Many embodiments may also enable beamforming field 400 to be present in data frames and management frames. For example, the embodiments may include beamforming field 400 as determined by the state of the Order bit of the Frame Control field, such as when the Order bit is set to one. Because there may be no requirement for backward compatibility with previous or conventional wireless systems which operate exclusively in the 60 GHz band, use of the 802.11η Control wrapper may be unnecessary. Consequently, beamforming field 400 may be present in all frames transmitted in the 60 GHz band, which may provide beamforming information as a native feature in the MAC. Again, alternative embodiments may not necessarily enable beamforming field 400 to be present in data frames and management frames. For example, some embodiments may enable beamforming field 400 to be present in management frames, but not data frames and vice versa Further other embodiments may only enable beamforming field to be present in some, but not all, data frames or management frames. As described previously in the discussion of FIG. 3, beamforming field 400 may include a CDOW subfield/field 402. CDOW field 402 may indicate how many frame transmissions are left until the end of a sweep. The length 420 of CDOWN field 402 may be six bits. One may note that the Duration field in the MAC header, e.g., the 802.11 MAC header, may not be used for communicating how many transmissions are left in a sweep. The Duration field is used to set the transmit opportunity (TXOP), which has a different function than the CDOWN. For example, the CDOWN can finish before the end of a TXOP. Beamforming field 400 also comprises sector identification (ID) field 404, which is also six bits in length 422. Sector ID field 404 may identify the sector of a transmitting station through which the frame was transmitted. Beamforming field 400 also comprises length of receive training (L-RX) field 410 and length of transmit training (L-TX) field 412, each of which are five bits in length (428, 430). L-RX field 410 and L-TX field 412 may specify the length of the training sequences for receive training and transmit training, respectively. Beamforming field 400 also comprises sector feedback field 406, which is six bits in length 424. Sector feedback field 406 may carry feedback information of the best sector from one station to the associated peer station. A responder may set sector feedback field 406 to the value of the Sector ID field received in the "best" BF frame from the initiator. For example, stations 120 and 130 may have previously performed beamforming activities and established a directional between each station. Station 130 may comprise a laptop, wherein the user slightly rotates the laptop and causes the directional link between the stations to be severed while station 130 is in the process of transmitting a video data stream. Not having received an ACK or Block ACK from station 120 for the most recent transmission, station 130 may transmit a number of RTS frames in a sector sweeping fashion, such as to each of the antenna sectors illustrated in FIG. 2A. Station 120 may respond by transmitting a number of CTS frames in a sector sweeping fashion, which include the ID number, in sector feedback field 406, of the transmitted sector which station 120 perceived to be the strongest, had the best quality, or had the lowest data error rate. Similarly, station 130, the initiator, may set sector feedback field 406 to the value of the Sector ID field received in the "best" BF frame from station 120, the responder.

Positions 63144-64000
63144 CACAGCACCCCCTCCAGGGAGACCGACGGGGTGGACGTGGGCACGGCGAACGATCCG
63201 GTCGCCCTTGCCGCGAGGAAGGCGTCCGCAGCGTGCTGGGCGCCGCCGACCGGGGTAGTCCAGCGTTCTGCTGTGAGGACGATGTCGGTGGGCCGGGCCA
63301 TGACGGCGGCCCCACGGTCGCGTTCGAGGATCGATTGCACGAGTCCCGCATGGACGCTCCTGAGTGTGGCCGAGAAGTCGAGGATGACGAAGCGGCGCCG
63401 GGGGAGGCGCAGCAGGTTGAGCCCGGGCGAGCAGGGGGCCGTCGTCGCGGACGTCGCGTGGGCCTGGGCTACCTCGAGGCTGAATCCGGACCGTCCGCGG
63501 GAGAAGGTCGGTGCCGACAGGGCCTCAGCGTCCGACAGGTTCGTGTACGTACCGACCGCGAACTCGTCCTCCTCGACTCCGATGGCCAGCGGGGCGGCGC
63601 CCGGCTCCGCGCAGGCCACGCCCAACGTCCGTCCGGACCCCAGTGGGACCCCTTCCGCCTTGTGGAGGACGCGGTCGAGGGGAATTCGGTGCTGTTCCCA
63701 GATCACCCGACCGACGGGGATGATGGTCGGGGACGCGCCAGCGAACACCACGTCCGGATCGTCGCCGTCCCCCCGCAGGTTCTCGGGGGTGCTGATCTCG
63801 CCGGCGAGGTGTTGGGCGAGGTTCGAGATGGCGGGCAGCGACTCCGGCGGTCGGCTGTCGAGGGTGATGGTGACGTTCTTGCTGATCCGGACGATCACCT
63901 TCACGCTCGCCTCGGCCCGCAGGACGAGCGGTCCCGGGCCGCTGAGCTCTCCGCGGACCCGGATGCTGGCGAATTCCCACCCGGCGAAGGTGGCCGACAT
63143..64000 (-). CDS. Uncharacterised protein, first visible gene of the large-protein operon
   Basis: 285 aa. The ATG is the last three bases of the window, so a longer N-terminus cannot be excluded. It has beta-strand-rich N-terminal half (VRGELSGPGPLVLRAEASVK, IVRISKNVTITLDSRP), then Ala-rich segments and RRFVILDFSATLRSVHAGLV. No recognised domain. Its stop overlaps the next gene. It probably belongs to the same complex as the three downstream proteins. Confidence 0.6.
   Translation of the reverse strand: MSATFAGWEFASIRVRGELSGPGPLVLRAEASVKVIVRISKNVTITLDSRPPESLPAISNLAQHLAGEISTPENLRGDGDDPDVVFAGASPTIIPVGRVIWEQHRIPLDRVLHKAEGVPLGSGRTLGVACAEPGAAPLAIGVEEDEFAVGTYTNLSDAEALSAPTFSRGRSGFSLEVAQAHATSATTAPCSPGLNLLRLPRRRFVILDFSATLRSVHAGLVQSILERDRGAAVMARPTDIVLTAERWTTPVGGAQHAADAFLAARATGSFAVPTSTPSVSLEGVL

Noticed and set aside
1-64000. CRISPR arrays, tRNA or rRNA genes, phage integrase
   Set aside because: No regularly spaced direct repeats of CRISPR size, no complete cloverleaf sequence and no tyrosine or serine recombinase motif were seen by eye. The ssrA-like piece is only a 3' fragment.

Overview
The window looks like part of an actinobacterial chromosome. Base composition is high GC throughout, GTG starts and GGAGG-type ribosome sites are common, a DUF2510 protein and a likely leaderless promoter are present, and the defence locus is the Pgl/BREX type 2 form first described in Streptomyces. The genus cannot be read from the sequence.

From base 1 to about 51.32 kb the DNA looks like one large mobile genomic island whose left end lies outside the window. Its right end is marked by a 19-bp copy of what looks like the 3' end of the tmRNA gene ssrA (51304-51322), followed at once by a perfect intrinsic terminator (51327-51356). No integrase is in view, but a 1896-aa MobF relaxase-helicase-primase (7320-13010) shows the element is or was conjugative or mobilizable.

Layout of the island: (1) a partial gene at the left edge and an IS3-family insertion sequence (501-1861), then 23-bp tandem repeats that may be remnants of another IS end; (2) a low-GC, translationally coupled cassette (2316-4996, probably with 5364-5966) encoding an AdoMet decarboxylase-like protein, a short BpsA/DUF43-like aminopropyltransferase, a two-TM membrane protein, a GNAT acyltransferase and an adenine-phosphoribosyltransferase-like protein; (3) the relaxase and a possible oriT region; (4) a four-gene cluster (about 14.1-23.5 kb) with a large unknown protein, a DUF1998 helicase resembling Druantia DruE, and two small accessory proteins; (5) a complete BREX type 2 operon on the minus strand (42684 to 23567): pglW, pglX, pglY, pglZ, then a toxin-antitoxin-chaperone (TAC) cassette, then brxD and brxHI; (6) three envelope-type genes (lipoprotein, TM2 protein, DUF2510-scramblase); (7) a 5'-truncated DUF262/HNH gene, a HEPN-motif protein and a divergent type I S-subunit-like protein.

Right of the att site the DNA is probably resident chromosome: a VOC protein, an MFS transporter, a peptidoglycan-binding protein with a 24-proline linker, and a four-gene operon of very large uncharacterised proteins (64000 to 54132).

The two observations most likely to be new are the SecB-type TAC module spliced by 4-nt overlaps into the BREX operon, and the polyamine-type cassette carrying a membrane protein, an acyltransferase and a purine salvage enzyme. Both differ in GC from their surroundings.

Beamforming field 400 also comprises beam tracking field 408. Beam tracking field 408 may comprise a unique field not supported in conventional protocols. Beam tracking may describe a process that stations may employ to continually refine the beams or links during actual data communication. In numerous embodiments, beam tracking may occur after an initial beamforming process has been completed. By including beam tracking field 408 as part of beamforming field 400 (e.g., a mm Wave Control field), a station may quickly signal the need to improve the quality of a BF link by changing the value of beam tracking field 408, such as by setting the single bit 426 from zero to one. Beam tracking field 408 may also allow a station that is transmitting ACK frames to signal the need for beam tracking, which would not otherwise be possible with ACK frames of conventional systems, such as systems that operate in accordance with specifications like 802.11.